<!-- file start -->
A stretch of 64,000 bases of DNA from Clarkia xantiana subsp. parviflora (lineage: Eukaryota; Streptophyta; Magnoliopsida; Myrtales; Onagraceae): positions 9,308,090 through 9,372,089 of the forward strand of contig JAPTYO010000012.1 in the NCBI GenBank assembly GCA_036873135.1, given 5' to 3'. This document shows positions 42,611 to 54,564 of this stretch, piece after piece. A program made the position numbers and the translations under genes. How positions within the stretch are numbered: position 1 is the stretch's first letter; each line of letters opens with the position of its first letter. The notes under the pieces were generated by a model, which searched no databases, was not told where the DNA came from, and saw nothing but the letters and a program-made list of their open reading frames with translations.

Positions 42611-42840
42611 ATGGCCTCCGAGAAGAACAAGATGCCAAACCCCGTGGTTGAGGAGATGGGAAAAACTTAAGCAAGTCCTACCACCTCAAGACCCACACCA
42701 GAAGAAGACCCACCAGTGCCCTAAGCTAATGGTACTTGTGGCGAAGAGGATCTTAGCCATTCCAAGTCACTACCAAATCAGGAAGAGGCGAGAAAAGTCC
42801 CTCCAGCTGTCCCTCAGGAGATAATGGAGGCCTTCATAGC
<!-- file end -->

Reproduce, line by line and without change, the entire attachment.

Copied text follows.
A stretch of 64,000 bases of DNA from Clarkia xantiana subsp. parviflora (lineage: Eukaryota; Streptophyta; Magnoliopsida; Myrtales; Onagraceae): positions 9,308,090 through 9,372,089 of the forward strand of contig JAPTYO010000012.1 in the NCBI GenBank assembly GCA_036873135.1, given 5' to 3'. This document shows positions 42,611 to 54,564 of this stretch, piece after piece. A program made the position numbers and the translations under genes. How positions within the stretch are numbered: position 1 is the stretch's first letter; each line of letters opens with the position of its first letter. The notes under the pieces were generated by a model, which searched no databases, was not told where the DNA came from, and saw nothing but the letters and a program-made list of their open reading frames with translations.

Positions 42611-42840
42611 ATGGCCTCCGAGAAGAACAAGATGCCAAACCCCGTGGTTGAGGAGATGGGAAAAACTTAAGCAAGTCCTACCACCTCAAGACCCACACCA
42701 GAAGAAGACCCACCAGTGCCCTAAGCTAATGGTACTTGTGGCGAAGAGGATCTTAGCCATTCCAAGTCACTACCAAATCAGGAAGAGGCGAGAAAAGTCC
42801 CTCCAGCTGTCCCTCAGGAGATAATGGAGGCCTTCATAGC